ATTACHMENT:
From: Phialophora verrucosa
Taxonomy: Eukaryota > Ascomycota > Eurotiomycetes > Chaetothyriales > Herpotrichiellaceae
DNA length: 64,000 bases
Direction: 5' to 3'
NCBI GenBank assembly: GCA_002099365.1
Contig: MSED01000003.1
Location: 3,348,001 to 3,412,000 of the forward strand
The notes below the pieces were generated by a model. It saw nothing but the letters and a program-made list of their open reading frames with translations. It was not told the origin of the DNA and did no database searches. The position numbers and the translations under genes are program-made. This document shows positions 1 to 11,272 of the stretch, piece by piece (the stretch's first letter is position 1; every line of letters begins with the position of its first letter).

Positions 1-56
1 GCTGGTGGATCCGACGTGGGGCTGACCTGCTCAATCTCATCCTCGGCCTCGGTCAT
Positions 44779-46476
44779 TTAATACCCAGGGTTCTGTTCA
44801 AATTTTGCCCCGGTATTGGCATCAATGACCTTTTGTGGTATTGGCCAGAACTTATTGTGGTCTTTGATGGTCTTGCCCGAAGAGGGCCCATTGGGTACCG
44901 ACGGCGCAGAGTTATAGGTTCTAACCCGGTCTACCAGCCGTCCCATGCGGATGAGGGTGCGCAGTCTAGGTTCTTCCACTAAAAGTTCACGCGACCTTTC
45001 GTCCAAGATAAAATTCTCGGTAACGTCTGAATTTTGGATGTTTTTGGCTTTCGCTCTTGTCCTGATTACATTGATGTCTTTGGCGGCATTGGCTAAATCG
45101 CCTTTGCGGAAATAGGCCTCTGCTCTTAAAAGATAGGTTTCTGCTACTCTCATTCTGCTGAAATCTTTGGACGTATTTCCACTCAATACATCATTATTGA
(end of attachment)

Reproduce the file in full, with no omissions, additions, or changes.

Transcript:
From: Phialophora verrucosa
Taxonomy: Eukaryota > Ascomycota > Eurotiomycetes > Chaetothyriales > Herpotrichiellaceae
DNA length: 64,000 bases
Direction: 5' to 3'
NCBI GenBank assembly: GCA_002099365.1
Contig: MSED01000003.1
Location: 3,348,001 to 3,412,000 of the forward strand
The notes below the pieces were generated by a model. It saw nothing but the letters and a program-made list of their open reading frames with translations. It was not told the origin of the DNA and did no database searches. The position numbers and the translations under genes are program-made. This document shows positions 1 to 11,272 of the stretch, piece by piece (the stretch's first letter is position 1; every line of letters begins with the position of its first letter).

Positions 1-56
1 GCTGGTGGATCCGACGTGGGGCTGACCTGCTCAATCTCATCCTCGGCCTCGGTCAT
Positions 44779-46476
44779 TTAATACCCAGGGTTCTGTTCA
44801 AATTTTGCCCCGGTATTGGCATCAATGACCTTTTGTGGTATTGGCCAGAACTTATTGTGGTCTTTGATGGTCTTGCCCGAAGAGGGCCCATTGGGTACCG
44901 ACGGCGCAGAGTTATAGGTTCTAACCCGGTCTACCAGCCGTCCCATGCGGATGAGGGTGCGCAGTCTAGGTTCTTCCACTAAAAGTTCACGCGACCTTTC
45001 GTCCAAGATAAAATTCTCGGTAACGTCTGAATTTTGGATGTTTTTGGCTTTCGCTCTTGTCCTGATTACATTGATGTCTTTGGCGGCATTGGCTAAATCG
45101 CCTTTGCGGAAATAGGCCTCTGCTCTTAAAAGATAGGTTTCTGCTACTCTCATTCTGCTGAAATCTTTGGACGTATTTCCACTCAATACATCATTATTGA